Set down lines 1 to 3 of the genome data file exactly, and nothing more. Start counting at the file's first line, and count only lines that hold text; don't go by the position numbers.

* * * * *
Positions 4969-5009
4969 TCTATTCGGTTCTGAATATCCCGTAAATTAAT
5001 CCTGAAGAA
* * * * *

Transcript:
Positions 4969-5009
4969 TCTATTCGGTTCTGAATATCCCGTAAATTAAT
5001 CCTGAAGAA